The technology of the Sonicare is such that it doesn't wear down your gums like "scrubbing" with a toothbrush does.

    The one caveat is that it will take you some time (a few days) to get use to using the Sonicare. It feels really awkward (it tickles) for the first few brushing events. But once you get past that >> I can't ever see wanting to use something else to brush my teeth.

    Good luck, Barb >> you'll have to tell me how your next cleaning goes. I bet you'll be happy!!

  10. I've been wondering if those Sonicare's were worth the price. My mom WAS toothless at my wedding. She has a bunch of teeth pulled and was supposed to have her teeth put in, but they weren't ready. We even were married in West Virginia! lol

  11. That sounds like an awesome toothbrush. But my mom would never spend or let me spend, $170 on a toothbrush.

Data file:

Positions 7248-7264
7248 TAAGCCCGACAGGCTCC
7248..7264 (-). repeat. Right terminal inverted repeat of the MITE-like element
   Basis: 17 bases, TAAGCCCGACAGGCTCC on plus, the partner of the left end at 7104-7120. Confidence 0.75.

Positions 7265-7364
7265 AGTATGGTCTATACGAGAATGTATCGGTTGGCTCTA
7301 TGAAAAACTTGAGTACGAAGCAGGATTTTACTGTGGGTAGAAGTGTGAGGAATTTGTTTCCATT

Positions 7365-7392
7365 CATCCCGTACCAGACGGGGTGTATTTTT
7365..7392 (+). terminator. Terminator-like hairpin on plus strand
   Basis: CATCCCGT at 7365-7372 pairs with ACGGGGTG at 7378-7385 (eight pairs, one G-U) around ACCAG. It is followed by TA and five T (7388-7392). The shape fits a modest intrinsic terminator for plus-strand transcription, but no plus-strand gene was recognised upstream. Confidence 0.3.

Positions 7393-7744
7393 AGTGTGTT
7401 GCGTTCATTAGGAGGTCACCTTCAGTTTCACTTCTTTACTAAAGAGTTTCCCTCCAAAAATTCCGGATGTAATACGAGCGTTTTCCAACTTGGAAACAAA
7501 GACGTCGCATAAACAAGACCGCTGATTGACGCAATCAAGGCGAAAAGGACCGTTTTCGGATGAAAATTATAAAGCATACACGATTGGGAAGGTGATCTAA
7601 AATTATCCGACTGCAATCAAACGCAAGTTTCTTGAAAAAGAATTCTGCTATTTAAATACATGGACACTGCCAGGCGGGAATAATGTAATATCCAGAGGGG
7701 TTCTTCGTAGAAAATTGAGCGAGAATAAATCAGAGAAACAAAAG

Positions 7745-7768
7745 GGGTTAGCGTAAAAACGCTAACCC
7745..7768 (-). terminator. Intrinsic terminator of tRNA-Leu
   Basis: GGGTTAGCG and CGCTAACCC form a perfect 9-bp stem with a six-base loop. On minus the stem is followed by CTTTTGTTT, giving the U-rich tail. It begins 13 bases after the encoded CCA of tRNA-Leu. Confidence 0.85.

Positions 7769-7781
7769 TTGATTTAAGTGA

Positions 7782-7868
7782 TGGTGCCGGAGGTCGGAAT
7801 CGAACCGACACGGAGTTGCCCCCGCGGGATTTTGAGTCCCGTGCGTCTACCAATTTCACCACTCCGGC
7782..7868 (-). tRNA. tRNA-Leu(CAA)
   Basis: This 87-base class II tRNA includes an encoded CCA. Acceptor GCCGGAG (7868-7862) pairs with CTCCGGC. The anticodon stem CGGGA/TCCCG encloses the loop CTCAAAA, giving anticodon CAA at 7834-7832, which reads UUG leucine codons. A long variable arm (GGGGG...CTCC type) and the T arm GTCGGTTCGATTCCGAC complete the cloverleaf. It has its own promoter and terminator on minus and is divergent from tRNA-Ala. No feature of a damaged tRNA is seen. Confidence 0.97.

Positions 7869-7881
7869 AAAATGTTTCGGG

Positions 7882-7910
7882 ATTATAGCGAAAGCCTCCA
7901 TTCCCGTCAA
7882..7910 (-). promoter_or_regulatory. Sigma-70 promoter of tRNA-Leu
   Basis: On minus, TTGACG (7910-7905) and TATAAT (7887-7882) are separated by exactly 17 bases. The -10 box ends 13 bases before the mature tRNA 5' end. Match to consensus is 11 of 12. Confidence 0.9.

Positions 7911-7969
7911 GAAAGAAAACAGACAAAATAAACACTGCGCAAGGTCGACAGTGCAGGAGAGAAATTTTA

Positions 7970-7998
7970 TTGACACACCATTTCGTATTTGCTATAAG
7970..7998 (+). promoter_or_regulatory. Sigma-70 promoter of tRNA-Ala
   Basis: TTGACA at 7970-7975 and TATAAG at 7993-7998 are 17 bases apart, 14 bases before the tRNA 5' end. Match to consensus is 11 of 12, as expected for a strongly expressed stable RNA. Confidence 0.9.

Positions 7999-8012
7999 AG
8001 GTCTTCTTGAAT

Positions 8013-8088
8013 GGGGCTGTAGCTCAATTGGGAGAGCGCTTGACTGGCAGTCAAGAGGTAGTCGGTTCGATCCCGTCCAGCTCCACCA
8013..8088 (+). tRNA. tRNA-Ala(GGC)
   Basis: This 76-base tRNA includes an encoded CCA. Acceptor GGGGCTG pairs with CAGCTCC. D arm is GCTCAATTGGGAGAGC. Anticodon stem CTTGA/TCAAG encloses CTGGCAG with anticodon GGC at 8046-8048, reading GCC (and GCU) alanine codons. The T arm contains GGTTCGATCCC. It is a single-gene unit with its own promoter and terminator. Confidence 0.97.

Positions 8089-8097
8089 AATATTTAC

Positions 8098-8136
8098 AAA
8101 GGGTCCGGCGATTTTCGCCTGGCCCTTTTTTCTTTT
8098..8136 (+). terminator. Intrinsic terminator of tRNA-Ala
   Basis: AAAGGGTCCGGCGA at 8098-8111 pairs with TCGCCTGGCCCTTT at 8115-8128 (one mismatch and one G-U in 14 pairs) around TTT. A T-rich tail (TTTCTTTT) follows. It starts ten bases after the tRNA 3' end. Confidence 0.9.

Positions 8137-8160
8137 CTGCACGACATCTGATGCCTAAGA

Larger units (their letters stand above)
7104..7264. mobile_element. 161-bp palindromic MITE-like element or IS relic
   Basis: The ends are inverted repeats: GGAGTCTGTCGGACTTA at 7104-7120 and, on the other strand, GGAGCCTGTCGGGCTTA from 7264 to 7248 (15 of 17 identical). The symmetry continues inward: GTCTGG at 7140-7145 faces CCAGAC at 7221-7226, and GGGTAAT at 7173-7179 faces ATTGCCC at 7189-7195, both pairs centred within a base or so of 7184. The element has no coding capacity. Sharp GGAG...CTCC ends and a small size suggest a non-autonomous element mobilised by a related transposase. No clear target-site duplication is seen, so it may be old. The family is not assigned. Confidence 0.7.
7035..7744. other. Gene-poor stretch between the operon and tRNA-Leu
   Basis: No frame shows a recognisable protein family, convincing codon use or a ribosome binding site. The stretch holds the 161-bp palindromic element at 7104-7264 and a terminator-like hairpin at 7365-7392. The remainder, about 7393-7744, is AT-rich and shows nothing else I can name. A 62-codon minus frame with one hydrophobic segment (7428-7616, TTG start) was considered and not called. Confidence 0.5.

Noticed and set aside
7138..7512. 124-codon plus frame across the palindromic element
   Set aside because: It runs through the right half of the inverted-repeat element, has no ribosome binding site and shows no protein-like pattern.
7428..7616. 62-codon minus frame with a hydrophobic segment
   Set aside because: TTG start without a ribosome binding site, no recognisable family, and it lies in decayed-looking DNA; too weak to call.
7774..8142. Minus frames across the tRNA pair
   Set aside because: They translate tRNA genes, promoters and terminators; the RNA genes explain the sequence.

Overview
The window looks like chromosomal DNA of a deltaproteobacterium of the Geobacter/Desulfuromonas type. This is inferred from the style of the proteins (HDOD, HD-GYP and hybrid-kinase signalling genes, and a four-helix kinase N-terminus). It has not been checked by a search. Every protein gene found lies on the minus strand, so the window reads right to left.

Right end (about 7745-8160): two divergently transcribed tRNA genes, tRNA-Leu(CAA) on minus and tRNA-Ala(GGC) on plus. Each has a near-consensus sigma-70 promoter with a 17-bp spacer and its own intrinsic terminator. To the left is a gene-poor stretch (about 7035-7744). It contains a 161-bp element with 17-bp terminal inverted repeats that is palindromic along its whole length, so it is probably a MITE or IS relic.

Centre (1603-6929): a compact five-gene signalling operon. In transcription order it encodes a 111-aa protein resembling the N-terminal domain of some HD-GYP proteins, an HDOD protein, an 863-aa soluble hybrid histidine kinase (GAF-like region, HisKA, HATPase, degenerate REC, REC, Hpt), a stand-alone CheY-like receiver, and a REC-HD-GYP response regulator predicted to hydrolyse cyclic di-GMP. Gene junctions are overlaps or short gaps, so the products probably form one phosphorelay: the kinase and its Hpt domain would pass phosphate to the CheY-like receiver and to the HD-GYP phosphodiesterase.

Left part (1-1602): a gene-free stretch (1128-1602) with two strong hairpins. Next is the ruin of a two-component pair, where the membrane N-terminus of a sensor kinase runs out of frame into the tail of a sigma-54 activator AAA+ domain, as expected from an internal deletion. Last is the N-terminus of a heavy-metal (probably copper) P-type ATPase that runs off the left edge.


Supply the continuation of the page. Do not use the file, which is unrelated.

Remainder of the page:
She's not a cheapskate, but she's an ice cream lady and most of her profits are going towards school supplies, bills, new clothes, and food.

    Anyhow... love the toothbrush, and the kids seem to like going to the dentist, my brother usually screams bloody murder when he evens see's the dentist office.



  12. Mariah: There are actually two toothbrushes in the $170.00 kit. So, it works out to about $85.00/per toothbrush.

    I know that's VERY pricey for a toothbrush, but I actually think of it as an excellent investment. When you consider, you only have ONE set of permanent teeth and the cost for dental restoration can be extremely expensive (not to mention extremely uncomfortable).

    Aside from that, the electric Oral B that I had, lasted for almost EIGHT YEARS. Sure, I had to replace the toothbrush heads, but I suspect that the Sonicare will last at least that long - if not longer.

    If my assumption is correct about the longevity, that works out to around $10.00 a year, which I think is money very well spent - and probably comparable to what you would spend on an annual supply of "manual" toothbrushes, anyway.